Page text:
Saturday, September 20, 2008

Prague to Vienna by Bike

For my birthday I wanted a memorable trip with special friends. Pedaling the Praha-Wien Greenway seemed a perfect adventure: visiting two great cities and the physical challenge of traveling under our own power. Seeing the countryside from a bike saddle seemed like a good idea and it was. Our route was well signed and maps that Daniel Mourek gave us in Prague made it easy to figure out how to get from one place to another. We learned there are many signed bike routes that criss cross the Czech Republic as well as signed long distance routes from Budapest to Prague or Warsaw.

What we didn't expect was how cold it would be in September. Unusual weather, everyone said. Train stations in most towns of any size made it fairly easy to catch a train to skip ahead if we were behind schedule, it was pouring rain or to venture up to Telc, 40 miles off our route.

The language barrier between English and Czech was broken by smiles, nods, sign language, pointing or using a limited travel glossary to struggle through Czech pronunciations without vowels. We found accomodations by pedaling up to the offical tourist offices in town squares that were usually staffed by an English speaker who would telephone ahead for us. Our meals were usually meat, potatoes, bread dumplings and beer. Once we found a Chinese restaurant for a needed infusion of vegetables.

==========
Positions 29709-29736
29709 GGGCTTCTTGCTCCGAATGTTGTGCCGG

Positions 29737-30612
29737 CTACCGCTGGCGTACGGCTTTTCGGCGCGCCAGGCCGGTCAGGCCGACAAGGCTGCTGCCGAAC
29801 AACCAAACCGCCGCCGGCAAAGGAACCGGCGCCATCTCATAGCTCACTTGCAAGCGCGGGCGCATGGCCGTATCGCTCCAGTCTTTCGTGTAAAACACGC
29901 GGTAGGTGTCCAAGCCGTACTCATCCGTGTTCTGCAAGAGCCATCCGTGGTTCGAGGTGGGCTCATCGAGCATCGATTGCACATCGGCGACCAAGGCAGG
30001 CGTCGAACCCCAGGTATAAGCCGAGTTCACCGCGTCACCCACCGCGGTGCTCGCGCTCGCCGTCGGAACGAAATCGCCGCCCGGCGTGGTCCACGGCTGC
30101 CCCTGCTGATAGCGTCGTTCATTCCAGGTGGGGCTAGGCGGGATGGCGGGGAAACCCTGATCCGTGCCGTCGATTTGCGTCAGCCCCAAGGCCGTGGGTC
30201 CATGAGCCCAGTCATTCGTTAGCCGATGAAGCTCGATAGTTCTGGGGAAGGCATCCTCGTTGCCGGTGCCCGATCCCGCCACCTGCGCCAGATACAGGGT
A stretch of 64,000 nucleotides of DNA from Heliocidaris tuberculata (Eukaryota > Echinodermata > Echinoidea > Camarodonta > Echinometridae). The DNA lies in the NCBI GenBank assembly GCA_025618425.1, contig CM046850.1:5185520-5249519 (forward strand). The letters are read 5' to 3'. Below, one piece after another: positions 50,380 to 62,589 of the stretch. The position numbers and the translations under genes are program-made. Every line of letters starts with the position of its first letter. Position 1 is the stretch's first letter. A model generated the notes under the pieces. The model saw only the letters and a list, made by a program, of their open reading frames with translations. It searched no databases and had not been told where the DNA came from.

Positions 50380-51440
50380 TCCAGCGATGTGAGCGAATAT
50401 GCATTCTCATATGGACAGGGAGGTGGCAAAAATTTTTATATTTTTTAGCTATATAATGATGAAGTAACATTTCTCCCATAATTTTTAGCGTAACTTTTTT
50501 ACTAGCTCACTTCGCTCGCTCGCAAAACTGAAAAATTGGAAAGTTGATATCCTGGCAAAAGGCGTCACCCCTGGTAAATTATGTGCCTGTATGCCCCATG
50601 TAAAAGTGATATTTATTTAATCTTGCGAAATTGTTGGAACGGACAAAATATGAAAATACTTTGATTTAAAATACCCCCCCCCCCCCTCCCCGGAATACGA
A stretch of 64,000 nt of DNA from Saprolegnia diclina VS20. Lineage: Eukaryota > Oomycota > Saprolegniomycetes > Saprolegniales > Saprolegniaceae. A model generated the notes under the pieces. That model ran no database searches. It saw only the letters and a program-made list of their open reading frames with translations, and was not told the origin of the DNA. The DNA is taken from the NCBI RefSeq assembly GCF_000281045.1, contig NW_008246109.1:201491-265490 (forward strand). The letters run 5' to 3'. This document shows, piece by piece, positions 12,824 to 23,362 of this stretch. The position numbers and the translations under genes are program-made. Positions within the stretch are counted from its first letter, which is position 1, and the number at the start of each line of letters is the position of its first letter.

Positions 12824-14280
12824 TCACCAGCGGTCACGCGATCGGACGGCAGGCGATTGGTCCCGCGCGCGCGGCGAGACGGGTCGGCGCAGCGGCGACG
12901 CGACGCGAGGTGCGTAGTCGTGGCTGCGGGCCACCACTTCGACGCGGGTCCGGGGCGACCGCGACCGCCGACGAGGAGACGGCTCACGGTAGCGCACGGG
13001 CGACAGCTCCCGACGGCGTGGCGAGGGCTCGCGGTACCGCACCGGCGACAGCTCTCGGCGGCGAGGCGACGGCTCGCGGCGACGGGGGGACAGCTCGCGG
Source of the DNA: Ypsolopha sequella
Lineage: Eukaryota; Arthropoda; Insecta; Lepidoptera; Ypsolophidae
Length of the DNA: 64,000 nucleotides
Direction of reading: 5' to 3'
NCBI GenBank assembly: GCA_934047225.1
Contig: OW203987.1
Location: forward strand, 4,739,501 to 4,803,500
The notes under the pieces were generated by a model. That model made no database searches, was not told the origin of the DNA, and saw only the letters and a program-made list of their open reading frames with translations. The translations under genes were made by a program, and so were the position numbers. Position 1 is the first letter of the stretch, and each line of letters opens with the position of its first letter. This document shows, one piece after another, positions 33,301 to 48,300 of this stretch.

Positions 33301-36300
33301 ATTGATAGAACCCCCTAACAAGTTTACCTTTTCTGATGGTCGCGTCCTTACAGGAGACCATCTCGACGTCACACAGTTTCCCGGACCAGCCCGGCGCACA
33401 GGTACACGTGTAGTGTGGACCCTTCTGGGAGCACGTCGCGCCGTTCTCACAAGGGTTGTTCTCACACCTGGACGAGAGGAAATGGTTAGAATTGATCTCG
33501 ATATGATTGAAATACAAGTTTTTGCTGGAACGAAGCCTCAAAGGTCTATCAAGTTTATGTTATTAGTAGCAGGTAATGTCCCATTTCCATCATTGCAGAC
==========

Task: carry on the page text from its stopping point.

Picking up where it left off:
We bikes 30 to 45 miles a day, after a filling Czech breakfast stopping to tour castle ruins, peeking into Gothic churches, and pedal into Renaissance town centers. Most of all we enjoyed looking around the rolling Czech farmlands cultivated in corn and wheat. The variegated browns, yellows and greens, depending upon what had been harvested, were a soft background to the red roof tiles of nestled villages.

For the first few days we would stop for lunch in a cafe, later just coffee or beer and a snack since we were so full from breakfast and in anticipation of the large dinner at night where we would stay. If we were hungry for a snack while we rode, we would grab and munch on juicy apples hanging from loaded trees edging the farm fields lining the country roads.

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